Essay: The word might bring up memories of high-school English, of three-point thesis statements, supporting arguments, and conclusion paragraphs. But outside of the classroom, essays and essay collections are something entirely different. They are small, informative pieces, written with the goal of entertainment, enlightenment, and the sheer, unadulterated pleasure of words.
Essays are often places where writers get personal; you learn about their joys and sorrows, failures and successes. A collection might contain one essay that surprises you, one that makes you think about a topic in a way you never have, one that teaches you something you never imagined possible, one that makes you giggle, one that makes you cry.
You can read just one essay out of a collection in one sitting or spend an afternoon with an entire book. You can try a book of essays by a single author, an anthology based on a theme, or a collection of works from different time periods. And with nary a thesis statement in sight!
If you’d like to start reading essays, you can browse in the 814 (American) and 824 (British) nonfiction sections of the Orem Library. Or try one of these great essay collections:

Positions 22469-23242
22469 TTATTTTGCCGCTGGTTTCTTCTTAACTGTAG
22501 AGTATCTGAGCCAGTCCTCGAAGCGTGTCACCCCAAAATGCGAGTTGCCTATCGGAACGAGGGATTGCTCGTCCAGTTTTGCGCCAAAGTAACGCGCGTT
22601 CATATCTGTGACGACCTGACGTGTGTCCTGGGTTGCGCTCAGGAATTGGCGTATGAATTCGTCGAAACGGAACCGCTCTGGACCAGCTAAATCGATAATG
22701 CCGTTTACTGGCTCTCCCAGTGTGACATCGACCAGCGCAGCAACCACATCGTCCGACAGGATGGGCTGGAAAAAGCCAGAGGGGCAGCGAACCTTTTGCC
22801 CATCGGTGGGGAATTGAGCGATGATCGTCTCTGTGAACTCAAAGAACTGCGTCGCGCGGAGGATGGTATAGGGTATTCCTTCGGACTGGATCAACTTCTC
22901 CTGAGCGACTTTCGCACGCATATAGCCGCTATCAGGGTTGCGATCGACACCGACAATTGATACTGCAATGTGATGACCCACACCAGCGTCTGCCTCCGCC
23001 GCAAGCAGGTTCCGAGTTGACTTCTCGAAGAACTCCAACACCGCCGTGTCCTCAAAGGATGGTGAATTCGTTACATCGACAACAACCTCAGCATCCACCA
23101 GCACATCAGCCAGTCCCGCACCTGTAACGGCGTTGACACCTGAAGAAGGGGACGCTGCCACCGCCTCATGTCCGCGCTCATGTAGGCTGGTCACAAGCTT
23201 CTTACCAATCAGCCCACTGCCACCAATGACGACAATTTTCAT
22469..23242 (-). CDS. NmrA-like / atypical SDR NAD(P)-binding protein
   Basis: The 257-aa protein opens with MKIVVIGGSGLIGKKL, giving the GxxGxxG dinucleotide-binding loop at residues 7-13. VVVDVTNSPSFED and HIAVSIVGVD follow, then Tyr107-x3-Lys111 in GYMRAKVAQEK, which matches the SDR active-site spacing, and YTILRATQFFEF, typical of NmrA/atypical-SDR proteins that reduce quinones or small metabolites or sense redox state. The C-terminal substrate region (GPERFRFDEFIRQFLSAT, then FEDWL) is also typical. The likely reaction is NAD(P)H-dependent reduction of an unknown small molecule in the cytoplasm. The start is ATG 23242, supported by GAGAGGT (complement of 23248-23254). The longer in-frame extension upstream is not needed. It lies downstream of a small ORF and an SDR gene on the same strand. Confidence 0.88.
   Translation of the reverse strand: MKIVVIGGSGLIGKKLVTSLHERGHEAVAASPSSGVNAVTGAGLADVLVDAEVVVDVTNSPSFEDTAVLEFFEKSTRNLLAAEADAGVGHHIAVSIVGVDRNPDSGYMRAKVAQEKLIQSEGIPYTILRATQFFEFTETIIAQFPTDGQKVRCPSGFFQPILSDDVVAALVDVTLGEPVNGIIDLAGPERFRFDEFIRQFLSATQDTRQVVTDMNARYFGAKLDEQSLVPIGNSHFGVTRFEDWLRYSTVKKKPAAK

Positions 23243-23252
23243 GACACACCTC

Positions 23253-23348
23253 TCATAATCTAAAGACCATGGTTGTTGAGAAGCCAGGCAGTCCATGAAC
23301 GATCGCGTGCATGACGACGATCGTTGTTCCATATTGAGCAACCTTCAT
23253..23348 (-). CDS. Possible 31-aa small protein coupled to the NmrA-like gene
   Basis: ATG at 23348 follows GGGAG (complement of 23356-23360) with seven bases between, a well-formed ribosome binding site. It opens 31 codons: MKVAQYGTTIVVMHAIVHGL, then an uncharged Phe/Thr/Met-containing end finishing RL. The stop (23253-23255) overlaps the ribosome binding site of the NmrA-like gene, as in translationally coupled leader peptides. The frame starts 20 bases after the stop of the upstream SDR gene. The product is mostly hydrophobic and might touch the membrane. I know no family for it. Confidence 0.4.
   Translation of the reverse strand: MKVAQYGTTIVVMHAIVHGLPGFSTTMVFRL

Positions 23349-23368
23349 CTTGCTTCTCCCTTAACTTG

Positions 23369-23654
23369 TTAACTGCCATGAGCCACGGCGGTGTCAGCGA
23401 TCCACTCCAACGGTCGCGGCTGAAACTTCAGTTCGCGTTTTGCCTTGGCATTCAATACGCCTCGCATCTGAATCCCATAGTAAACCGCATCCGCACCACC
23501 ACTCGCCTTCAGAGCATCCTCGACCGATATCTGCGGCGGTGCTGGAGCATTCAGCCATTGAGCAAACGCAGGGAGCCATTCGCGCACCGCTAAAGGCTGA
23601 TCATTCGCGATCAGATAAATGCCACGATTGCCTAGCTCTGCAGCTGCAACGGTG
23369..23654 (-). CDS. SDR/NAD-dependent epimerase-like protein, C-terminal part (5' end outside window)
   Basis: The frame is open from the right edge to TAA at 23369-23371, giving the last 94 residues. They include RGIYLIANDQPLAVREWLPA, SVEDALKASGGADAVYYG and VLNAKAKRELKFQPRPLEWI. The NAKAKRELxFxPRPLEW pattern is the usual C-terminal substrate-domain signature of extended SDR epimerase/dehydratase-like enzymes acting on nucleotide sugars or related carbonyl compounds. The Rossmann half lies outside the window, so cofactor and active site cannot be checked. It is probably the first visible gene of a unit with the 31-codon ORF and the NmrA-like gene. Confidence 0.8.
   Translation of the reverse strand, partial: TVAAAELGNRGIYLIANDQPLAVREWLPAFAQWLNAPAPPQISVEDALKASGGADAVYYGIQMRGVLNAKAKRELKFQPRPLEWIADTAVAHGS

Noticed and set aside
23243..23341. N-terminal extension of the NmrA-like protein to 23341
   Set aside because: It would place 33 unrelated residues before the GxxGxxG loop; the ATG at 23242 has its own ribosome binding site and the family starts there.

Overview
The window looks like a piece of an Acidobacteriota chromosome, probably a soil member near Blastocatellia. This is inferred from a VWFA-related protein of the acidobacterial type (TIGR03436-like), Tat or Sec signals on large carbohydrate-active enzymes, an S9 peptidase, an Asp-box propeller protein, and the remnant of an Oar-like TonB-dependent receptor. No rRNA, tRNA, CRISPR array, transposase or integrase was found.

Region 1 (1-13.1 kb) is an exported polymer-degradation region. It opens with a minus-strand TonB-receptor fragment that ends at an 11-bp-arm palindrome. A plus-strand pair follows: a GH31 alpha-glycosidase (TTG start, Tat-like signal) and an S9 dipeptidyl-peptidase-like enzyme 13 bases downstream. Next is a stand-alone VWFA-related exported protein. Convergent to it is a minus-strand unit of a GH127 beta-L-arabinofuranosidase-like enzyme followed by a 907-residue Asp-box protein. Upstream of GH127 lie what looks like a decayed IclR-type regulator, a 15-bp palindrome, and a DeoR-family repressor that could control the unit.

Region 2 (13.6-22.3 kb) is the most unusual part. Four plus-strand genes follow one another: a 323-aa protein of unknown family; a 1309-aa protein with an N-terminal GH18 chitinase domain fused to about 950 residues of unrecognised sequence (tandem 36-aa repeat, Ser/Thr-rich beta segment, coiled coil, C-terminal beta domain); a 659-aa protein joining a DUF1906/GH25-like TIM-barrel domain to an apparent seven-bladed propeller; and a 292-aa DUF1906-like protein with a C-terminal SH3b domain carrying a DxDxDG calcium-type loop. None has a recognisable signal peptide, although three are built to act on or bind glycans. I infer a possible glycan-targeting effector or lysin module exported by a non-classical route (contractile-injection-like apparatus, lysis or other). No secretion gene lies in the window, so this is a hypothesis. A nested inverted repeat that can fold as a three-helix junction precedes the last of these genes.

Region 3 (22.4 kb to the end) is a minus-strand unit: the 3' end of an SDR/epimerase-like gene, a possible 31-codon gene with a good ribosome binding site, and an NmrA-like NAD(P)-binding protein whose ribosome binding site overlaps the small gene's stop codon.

The Best American Essays (series)
Edited by Robert Atwan
Each year, a different editor reads dozens and dozens of literary magazines to collect the best essays. This series is an excellent introduction to many different American essayists.
By Aleksander Hemon
This beautifully written collection has pieces about Hemon’s childhood in Sarajevo, his experiences as an immigrant in America, and the ways poetry, music, and journalism have affected his life. But the last essay, about his infant daughter, will leave you a different person.
By Claudia Rankine
Rankine explores the effects of racism on the lives of people of color by illustrating how often every-day encounters can become racially aggressive.
By Anne Fadiman
Essays about the quirks of being a bibliophile.
Edited by Lee Gutkind
Creative Nonfiction is a literary magazine that has been publishing essays from both new and established writers for two decades. This collects some of the best.
By Joan Didion
If you haven’t discovered Joan Didion yet, prepare to be astounded. Pretty much everything she’s written is amazing: powerful, intelligent, moving. This new collection gathers pieces from across many years of her writing life.
Edited by John D’Agata
A wide-ranging collection from some of the best American writers.
By Deborah Levy
These essays respond to one written by George Orwell titled “Why I Write.” Levy answers this question for herself, examining how writing impacted her childhood, her years as a mother, and her sense of self as a woman in the contemporary world.
By Rebecca Solnit
Essays that explore the way that who gets to tell the stories of social upheaval is changing.
Written by Amy, Assistant Librarian